The benchmark government note surpassed that level briefly Thursday afternoon, raising questions about what's next for bonds.
"If 2.6 percent is broken on the upside ... a secular bear bond market has begun," Gross told investors in his monthly letter in January. "Watch the 2.6 percent level. Much more important than Dow 20,000. Much more important than $60-a-barrel oil. Much more important than dollar/euro parity at 1.00. It is the key to interest rate levels and perhaps stock prices in 2017."
Gross told CNBC "I think so" when asked if the 2.6 percent break automatically signaled a bear market.
"I've said, not predicting that it would exceed 2.6 percent but that if it did, it would be the signal of a longer-term secular bear market," he said on "Power Lunch. "For 30 years, interest rates have been coming down, lower highs and lower lows but we're at a point now in terms of a long-term trend line where 2.6 percent represents the point where an interest rate reversal should take place. If it doesn't, if 2.6 is broken and move to 3 percent, then that basically says that interest rates are headed higher on a longer-term basis."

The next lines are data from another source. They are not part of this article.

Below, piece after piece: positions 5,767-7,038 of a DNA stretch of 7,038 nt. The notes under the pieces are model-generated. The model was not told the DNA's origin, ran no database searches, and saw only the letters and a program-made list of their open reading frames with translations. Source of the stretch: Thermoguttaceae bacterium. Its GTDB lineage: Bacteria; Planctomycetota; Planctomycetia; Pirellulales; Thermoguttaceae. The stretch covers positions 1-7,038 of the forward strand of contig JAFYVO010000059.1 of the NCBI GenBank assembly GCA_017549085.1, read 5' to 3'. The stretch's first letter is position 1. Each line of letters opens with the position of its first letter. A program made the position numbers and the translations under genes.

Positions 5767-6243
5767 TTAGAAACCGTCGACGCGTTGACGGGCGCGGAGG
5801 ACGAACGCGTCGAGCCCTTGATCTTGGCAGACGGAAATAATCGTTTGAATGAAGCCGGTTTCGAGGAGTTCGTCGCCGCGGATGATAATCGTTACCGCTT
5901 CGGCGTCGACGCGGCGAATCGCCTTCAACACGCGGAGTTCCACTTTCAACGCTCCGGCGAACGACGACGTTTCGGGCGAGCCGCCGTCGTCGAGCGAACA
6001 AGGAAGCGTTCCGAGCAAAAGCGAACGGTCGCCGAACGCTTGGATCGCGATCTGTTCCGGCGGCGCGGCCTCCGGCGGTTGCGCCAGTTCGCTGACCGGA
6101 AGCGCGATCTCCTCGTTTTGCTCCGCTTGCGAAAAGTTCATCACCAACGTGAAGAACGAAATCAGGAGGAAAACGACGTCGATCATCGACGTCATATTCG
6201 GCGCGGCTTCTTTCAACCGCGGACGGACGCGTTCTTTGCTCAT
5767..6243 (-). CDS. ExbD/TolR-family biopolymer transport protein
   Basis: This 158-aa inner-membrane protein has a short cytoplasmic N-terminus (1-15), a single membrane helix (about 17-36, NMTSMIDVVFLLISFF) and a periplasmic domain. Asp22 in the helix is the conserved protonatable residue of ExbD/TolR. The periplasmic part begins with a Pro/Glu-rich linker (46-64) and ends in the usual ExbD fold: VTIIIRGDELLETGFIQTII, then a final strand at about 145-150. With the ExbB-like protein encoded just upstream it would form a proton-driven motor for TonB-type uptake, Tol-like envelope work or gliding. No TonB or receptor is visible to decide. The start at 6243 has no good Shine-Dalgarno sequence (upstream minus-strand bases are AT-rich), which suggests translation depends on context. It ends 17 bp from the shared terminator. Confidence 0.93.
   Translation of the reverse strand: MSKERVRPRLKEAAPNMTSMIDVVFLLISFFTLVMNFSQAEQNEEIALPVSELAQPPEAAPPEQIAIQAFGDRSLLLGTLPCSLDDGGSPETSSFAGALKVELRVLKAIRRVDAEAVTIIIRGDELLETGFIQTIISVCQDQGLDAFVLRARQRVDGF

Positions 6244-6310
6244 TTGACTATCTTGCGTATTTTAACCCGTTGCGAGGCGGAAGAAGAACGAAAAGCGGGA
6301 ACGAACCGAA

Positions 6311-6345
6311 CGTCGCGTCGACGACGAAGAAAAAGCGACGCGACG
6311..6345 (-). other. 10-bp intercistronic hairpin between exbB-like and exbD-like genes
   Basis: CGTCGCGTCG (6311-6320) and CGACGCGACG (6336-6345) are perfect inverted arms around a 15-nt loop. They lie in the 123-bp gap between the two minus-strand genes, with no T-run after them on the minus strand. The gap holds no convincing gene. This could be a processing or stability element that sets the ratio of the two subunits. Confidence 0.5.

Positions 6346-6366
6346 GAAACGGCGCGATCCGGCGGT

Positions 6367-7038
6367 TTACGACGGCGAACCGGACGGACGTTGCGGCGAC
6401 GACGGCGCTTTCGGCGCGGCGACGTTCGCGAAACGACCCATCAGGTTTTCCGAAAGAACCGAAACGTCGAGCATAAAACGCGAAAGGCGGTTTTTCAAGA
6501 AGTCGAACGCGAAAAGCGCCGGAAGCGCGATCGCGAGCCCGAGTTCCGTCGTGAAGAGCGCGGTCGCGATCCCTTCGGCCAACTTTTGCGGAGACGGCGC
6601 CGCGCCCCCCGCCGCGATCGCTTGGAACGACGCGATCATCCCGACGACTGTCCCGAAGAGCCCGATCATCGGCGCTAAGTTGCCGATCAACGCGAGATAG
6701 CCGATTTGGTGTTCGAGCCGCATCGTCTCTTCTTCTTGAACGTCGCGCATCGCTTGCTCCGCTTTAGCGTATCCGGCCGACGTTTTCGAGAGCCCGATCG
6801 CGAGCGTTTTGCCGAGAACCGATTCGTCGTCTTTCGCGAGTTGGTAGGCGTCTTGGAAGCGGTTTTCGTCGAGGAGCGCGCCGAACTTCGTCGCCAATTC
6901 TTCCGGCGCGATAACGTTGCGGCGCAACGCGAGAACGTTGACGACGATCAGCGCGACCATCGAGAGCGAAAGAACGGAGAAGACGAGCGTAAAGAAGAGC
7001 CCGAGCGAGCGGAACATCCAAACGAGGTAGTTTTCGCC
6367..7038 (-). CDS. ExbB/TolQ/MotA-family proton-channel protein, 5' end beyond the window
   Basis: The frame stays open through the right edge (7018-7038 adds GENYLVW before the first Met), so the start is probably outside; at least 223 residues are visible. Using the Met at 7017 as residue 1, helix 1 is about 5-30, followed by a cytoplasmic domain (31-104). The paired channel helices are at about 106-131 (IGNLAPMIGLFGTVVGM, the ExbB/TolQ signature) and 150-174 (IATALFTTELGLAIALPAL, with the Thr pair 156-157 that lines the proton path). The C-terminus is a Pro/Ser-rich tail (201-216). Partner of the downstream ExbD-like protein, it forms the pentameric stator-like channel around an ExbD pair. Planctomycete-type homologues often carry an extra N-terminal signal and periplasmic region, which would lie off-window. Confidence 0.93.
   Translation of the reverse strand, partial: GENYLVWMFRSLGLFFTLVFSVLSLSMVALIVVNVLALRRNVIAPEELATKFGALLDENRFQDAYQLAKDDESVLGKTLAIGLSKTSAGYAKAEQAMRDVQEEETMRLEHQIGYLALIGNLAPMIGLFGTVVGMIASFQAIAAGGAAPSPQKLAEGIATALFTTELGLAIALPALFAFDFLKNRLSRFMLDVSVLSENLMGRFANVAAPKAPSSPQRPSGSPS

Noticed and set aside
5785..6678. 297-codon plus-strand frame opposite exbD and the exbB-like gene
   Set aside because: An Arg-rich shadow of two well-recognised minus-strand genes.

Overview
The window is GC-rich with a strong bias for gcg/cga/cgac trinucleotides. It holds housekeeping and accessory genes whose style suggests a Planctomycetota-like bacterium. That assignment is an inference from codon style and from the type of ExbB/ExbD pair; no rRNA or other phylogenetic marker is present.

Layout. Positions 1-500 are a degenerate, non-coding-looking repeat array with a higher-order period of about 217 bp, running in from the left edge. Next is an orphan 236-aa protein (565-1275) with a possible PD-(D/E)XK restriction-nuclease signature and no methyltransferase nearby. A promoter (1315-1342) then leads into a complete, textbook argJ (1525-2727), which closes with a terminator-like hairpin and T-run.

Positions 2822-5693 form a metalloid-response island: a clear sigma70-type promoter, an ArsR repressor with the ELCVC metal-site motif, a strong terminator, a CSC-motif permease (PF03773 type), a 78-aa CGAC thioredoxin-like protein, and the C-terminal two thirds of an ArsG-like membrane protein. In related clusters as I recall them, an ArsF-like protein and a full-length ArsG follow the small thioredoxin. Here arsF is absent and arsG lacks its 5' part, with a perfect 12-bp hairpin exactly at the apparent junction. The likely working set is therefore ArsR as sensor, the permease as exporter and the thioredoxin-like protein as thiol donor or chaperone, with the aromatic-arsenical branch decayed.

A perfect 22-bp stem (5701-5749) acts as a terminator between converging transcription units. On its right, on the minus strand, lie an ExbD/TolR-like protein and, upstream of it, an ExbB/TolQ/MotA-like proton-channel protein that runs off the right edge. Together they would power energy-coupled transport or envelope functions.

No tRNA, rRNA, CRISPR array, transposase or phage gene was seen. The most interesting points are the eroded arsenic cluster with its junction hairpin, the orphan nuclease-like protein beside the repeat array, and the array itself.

Since his initial warning, Dow 20,000 has been blown past, oil has backed well off its highs, and the dollar and the euro have yet to reach parity. Prior to this week, bond yields had been held more or less in check as the equity rally has continued.
However, this week has been tough for stocks, with the S&P 500 losing around 1 percent.
In the meantime, bond yields have drifted higher and jumped shortly after 2 p.m. ET, finally pushing the 10-year over 2.6 percent for the first time since mid-December. The level was passed only briefly back then and really hasn't held above there since April 2014. The 10-year last traded at 2.597 percent.
Whether this represents a bond bear market is tough to tell, but the signs are building.